On Wednesday, the New York Times reported that an attorney for President Donald Trump discussed the possibility of pardoning key witnesses in the Russia investigation, including former National Security Adviser Michael Flynn and former Trump campaign manager Paul Manafort. The bombshell report raises the question of whether Trump’s personal attorney at the time, John Dowd, was seeking to persuade Flynn or Manafort against cooperating with special counsel Robert Mueller. The efforts, if true, could be seen as obstruction of justice.
During Wednesday’s White House press briefing, Sarah Sanders was asked repeatedly about the report. Each time, she simply referred the questioner back to the statement White House counsel Ty Cobb provided to the New York Times.
This is the statement Cobb released:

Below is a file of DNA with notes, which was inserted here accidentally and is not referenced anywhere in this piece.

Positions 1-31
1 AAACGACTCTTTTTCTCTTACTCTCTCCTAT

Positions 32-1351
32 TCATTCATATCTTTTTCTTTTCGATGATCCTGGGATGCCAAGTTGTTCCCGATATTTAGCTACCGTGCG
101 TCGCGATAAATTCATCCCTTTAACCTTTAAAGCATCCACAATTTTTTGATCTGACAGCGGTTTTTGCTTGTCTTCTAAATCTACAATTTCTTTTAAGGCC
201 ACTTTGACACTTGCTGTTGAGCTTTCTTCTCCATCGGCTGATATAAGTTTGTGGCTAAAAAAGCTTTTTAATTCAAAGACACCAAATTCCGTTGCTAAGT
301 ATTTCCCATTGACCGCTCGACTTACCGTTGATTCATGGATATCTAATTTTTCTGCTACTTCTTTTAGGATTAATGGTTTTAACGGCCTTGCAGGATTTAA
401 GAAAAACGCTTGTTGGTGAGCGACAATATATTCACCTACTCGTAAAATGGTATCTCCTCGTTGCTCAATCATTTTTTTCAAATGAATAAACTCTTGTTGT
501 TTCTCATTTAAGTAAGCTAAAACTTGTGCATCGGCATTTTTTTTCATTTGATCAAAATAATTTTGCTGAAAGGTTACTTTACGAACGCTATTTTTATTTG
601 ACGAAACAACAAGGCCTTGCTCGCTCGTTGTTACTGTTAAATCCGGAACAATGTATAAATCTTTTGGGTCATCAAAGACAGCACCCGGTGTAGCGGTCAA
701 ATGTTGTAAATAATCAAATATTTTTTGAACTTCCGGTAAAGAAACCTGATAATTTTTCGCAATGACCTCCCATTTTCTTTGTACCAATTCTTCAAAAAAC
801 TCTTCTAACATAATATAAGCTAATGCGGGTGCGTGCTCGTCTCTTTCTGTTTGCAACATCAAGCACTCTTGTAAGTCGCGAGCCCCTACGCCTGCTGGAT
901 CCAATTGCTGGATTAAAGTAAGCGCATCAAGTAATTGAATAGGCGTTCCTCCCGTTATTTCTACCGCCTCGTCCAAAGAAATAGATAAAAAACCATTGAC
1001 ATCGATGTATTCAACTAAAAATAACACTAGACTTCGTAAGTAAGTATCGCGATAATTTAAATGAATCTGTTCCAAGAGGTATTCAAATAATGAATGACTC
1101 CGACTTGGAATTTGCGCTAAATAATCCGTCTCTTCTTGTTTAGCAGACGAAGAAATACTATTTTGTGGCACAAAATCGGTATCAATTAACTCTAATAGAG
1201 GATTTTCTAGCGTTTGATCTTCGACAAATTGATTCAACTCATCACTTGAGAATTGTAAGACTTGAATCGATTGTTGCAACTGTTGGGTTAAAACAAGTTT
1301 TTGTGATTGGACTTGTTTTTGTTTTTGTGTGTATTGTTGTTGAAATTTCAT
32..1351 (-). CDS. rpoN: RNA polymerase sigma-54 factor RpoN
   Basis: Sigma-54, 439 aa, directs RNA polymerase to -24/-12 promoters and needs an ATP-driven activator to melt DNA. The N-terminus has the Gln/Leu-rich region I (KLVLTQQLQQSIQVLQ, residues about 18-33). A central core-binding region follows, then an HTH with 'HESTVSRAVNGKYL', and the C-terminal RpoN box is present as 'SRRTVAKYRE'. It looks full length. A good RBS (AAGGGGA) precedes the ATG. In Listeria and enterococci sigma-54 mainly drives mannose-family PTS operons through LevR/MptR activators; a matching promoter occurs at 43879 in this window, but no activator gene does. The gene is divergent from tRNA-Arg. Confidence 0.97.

I have only been asked about pardons by the press and have routinely responded on the record that no pardons are under discussion or under consideration at the White House.
The key word in this statement is “are.” Cobb’s statement applies only to the present. He does not address the actual report, which is that the possibility of pardons were floated to key witnesses in the past.
Matthew Miller, a Justice Department official in the Obama administration, told ThinkProgress that Cobb’s statement — and Sanders’ reliance on it — was a “typical dodge.”
Eventually, Sanders was called out on this evasion. NBC’s Kristen Welker noted that “Ty Cobb’s statement is about the present” and asked whether “the president directed John Dowd to talk to the attorneys of Paul Manafort and Michael Flynn about potential pardons.”
Sanders responded with another evasion, saying that “I’m not aware of any conversation of that nature.”
Miller told ThinkProgress that since Dowd was Trump’s personal attorney, his conversations with Trump would be privileged. Sanders saying she isn’t “aware” of privileged conversations is saying nothing at all. It’s a way of appearing to deny the report without actually denying anything.
Trump, for his part, has openly discussed the possibility of pardoning Flynn.
“I don’t want to talk about pardons for Michael Flynn yet. We’ll see what happens,” Trump said publicly on December 15.